- The vast majority of participating MNO citizens confirmed their support for the MNO’s current definition of “Métis,” which requires proof of Métis ancestry. Notably, 86% of citizens that submitted responses through the online feedback portal confirmed that they agree with the Métis ancestry requirement for MNO citizenship as outlined in the MNO Bylaws and MNO Registry Policy.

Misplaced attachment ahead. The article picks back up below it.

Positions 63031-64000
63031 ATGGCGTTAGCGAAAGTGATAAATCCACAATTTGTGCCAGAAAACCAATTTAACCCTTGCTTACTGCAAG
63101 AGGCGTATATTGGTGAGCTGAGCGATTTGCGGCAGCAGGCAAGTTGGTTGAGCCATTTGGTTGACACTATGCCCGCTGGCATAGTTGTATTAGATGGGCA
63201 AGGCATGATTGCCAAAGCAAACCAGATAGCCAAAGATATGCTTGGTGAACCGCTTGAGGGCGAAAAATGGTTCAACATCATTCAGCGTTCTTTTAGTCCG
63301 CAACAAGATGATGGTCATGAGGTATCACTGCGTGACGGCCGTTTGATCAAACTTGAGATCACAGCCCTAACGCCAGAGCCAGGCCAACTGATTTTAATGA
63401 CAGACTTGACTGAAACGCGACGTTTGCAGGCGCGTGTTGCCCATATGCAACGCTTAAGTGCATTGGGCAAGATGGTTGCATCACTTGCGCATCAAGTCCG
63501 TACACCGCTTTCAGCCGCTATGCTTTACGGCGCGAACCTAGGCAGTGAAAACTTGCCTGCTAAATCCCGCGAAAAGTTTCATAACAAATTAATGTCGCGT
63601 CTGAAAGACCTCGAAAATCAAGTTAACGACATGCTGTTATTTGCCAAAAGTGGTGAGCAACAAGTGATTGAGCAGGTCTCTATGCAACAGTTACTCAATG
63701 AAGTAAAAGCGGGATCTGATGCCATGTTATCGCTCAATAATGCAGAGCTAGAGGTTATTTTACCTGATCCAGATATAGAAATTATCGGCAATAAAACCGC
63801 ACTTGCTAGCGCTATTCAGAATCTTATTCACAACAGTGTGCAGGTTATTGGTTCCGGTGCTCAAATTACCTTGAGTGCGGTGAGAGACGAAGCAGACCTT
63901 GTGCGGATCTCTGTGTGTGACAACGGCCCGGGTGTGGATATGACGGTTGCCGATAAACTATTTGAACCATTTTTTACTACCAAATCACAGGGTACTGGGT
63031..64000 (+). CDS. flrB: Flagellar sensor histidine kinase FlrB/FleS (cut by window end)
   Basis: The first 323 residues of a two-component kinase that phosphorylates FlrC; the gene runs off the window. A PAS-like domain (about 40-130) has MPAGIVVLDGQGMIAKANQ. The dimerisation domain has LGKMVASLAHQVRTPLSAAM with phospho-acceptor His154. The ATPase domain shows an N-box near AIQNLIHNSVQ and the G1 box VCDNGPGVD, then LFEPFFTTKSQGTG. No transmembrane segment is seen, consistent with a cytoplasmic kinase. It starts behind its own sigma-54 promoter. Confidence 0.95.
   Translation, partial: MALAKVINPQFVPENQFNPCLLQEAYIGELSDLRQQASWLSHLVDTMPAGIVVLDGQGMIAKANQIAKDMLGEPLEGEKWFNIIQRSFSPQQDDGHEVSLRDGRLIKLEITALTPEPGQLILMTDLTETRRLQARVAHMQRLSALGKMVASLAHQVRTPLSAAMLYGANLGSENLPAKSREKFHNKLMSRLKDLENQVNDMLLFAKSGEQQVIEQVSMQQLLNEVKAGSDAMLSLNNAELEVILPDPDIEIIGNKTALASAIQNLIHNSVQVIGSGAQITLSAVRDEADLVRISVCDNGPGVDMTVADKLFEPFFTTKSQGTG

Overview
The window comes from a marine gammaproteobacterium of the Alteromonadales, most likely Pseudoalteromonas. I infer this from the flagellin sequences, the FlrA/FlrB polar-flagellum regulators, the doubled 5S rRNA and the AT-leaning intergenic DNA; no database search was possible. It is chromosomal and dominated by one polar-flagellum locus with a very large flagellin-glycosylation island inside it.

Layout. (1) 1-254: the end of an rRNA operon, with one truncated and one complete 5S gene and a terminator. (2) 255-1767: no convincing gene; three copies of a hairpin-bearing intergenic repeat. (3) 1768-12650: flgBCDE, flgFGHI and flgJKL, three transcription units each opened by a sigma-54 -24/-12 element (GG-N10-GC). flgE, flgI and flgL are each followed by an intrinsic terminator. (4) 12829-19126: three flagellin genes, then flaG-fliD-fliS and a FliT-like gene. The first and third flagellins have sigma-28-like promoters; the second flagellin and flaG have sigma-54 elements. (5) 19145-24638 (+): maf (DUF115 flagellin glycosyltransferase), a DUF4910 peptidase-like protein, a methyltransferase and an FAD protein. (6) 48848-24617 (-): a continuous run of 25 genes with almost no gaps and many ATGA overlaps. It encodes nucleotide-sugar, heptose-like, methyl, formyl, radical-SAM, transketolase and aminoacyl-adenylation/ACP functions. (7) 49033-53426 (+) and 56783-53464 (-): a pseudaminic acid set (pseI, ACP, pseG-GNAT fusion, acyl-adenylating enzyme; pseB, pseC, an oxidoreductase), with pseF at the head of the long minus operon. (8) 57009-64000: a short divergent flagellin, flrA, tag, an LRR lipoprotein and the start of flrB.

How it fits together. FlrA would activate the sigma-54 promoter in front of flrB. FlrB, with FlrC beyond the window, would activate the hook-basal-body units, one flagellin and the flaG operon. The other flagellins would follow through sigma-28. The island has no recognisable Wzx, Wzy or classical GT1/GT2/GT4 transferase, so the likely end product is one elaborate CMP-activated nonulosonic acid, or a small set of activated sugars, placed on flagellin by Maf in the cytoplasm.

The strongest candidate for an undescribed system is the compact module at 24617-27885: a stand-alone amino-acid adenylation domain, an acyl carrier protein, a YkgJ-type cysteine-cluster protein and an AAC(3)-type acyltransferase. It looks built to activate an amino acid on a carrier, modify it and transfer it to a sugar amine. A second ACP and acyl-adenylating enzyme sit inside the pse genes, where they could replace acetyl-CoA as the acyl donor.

- MNO citizens highlighted the importance of the Registry Review engagement process to the MNO’s broader self-government process, including the development of a future Métis law on citizenship. These comments from the town halls and the online feedback portal stressed the importance of starting with a baseline requirement that citizens be rightsholders, but indicated that further conversations related to adoption, community acceptance, and/or deregistration related to the Indian Act may be needed.